Matt posts on the role of humans in Google search, prodded by a NYT story on the topic:
If you ask an average techie about Google, you’ll hear that we use lots of computers and algorithms. Indeed, the title of the New York Times article is “The Human Touch That May Loosen Google’s Grip.” But (in my opinion), it would be a mistake to think “Google is nothing but cold algorithms and computers; there’s no room for humans at all.” I’ll give you a few examples of the role of people over the years at Google:
- PageRank is fundamentally about the hyperlinks that people on the web create. All those people creating links help Google formulate an opinion of how important a page is.
- Google News looks at a wide variety of news sources; the decisions of human editors at thousands of news sites help Google estimate whether a particular story is significant.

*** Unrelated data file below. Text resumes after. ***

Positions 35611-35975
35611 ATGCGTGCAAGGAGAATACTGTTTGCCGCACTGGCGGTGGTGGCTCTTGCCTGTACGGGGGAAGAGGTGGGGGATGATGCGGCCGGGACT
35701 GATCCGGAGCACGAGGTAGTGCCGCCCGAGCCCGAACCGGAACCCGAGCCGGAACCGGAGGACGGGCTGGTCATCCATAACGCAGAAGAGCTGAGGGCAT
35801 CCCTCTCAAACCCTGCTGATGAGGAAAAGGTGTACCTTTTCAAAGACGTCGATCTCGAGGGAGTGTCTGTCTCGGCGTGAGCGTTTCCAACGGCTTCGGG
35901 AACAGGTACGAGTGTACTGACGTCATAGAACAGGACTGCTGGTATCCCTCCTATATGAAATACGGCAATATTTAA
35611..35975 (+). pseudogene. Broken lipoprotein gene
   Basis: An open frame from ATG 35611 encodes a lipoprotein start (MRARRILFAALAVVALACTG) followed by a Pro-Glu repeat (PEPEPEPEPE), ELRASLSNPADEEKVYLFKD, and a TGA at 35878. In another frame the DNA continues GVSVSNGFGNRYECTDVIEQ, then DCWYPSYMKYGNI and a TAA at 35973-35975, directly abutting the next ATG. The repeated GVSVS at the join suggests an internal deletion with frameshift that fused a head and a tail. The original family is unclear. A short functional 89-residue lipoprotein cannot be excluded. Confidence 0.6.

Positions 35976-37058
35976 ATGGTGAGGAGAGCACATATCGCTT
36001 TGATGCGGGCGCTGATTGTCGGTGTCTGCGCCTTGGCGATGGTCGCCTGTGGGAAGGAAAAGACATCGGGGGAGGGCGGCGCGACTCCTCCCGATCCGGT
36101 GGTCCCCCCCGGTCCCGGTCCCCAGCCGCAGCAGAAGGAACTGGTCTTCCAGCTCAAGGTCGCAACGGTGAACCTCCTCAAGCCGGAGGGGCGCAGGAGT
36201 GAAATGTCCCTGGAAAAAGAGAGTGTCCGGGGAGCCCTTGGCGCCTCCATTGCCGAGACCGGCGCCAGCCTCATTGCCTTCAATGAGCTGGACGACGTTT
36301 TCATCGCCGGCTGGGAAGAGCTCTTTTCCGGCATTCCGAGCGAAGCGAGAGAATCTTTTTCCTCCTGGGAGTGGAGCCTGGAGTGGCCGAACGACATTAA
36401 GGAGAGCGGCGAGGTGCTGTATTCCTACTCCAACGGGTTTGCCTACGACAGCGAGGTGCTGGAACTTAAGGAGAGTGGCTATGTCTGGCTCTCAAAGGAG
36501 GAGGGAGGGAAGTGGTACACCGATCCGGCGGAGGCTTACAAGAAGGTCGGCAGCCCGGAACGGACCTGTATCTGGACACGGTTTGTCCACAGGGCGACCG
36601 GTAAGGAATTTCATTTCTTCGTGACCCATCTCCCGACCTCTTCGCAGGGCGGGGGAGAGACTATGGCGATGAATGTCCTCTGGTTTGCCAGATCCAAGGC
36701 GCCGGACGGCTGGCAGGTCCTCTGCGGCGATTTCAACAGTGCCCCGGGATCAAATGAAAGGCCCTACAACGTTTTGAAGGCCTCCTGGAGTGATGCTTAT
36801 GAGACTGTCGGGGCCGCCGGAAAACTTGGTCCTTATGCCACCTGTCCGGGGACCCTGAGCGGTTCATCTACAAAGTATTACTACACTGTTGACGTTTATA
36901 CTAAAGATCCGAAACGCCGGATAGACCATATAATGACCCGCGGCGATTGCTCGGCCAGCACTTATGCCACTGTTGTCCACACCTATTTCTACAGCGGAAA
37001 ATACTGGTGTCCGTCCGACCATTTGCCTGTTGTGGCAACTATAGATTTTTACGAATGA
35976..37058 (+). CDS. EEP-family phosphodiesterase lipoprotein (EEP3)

- Google introduced voting buttons on the toolbar back in 2001. They look like happy/frowny faces and they let regular people send thumbs-up or thumbs-down votes to Google.
- Google has allowed users to remove results that they don’t like from Google.
- For more than five years, we’ve allowed users to report spam to Google. We’ve said for years that we reserve the right to take manual action on spam (e.g. if someone types in their name and gets off-topic porn as a result).
And of course, it’s not as if Google’s search engineers drive into the Googleplex in the morning and then spend the whole day sitting around doing nothing while the computers do all the work. Instead, Google researchers and engineers spend our days looking for deeper insights that will let us create the next generation of search. I believe Google’s approach to search has always been pragmatic: if an approach will improve the quality of our search, we’re open to it.
He also refers to the interview we did together last year.